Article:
His great grades in biology made him consider that as a possible career – and after his first semester in animal science, he was hooked.

With his role working across teams and scientific disciplines, James loves "putting the ‘trans’ in transdisciplinary."

Finding a safe space

Since coming out, James has found the CSIRO community to be very supportive and positive.

"Several of my colleagues tell me, 'if anyone has a problem with you, they have a problem with me’," James said.

"Even the workplace gender affirmation paperwork was relatively easy."

James said one moment has really stayed with him.

"It was when a work colleague said, 'there's already a James on this floor. Do you mind if we call you Jim just to tell you two apart? I said, 'that is totally fine... just maybe not Jimmy'."

Time to inspire others

Volunteering his time outside of work to help out with STEM teaching in school programs has been a highlight.

"My sister was teaching a class for future dietitians back in the States at the unit where she works. I'd give a talk about sustainability every year to her students, and I've made it clear there is a standing open offer, I'm always happy to come talk to people about science," James said.

"I feel like a common thing with scientists is we get excited about stuff. It's fun being the exciting person and getting people interested in science – and also being that openly queer, openly trans representation."

James fills up his free time with an array of activities – from The Queensland Spinners Weavers & Fibre Artists to playing Dungeons and Dragons with a tabletop gaming group. "Frog bard, nothing but chaotic vibes," he said.

Anetra (left), James Dougherty (middle) and Sasha Colby (right) at the Sasha Colby + Anetra show in Brisbane.

James also knits while watching Netflix, which he describes as "productive fidgeting."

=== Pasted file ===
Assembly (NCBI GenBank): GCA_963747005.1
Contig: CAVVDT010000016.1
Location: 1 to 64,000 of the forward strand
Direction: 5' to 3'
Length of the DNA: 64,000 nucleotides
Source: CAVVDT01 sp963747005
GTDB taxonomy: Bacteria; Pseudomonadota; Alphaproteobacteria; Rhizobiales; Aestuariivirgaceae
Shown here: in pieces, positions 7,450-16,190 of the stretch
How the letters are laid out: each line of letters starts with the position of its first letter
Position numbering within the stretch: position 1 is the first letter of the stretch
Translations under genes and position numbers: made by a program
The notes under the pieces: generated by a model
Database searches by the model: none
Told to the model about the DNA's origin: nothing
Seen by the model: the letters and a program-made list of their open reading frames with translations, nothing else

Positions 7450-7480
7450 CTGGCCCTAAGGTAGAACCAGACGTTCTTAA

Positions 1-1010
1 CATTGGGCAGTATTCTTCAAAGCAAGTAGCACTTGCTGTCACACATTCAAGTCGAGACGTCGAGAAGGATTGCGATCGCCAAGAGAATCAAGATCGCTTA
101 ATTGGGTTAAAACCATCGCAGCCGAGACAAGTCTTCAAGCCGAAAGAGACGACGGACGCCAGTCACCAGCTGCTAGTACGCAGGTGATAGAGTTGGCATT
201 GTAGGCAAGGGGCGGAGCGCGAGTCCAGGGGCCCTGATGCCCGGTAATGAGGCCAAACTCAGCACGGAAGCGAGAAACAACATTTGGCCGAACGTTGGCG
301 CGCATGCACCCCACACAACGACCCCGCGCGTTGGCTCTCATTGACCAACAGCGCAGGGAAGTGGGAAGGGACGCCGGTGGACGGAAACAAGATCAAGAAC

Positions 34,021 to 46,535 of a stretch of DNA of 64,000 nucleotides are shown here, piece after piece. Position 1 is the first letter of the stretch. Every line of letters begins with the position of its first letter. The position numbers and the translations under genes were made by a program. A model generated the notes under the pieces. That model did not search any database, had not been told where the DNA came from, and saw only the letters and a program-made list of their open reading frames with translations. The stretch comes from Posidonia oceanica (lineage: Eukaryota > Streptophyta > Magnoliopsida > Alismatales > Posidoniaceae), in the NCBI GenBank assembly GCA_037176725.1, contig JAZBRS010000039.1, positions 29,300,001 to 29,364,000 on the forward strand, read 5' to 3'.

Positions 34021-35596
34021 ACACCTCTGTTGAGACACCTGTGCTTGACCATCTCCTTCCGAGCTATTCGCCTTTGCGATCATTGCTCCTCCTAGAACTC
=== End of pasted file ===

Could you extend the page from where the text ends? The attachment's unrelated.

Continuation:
"I’m trying to knit a hat a month. I watched a bunch of Star Trek yesterday, but I also then got three inches of a baby jumper done for my niece," James said.

James' knitting came in handy when sharing it with two performers at a show.

"I knitted Sasha a bouquet of trans pride hibiscus flowers and I knitted Anetra a duck dressed in one of her outfits from a past performance," he said.

"I gave them to them as thanks for being such amazing performers and for inspiring me – especially Sasha who is a trans icon."

Pride in the parade

James is passionate about representation, and not only about being trans. He is also a person with coeliac disease.

"When I got diagnosed as being coeliac, I literally had scurvy because my intestines had just straight up quit," James said.

"Disability representation in science is important too. When you think about feeding people, you have to feed everyone. So I am out about that too."

James said joining Team CSIRO in Mardi Gras was a great opportunity, especially given the timing.

"I thought it'd be really meaningful, this being the first year I'm out as trans," James said.

"It means a lot to have a big national science organisation being so out like this. I feel like I really lucked out to be here."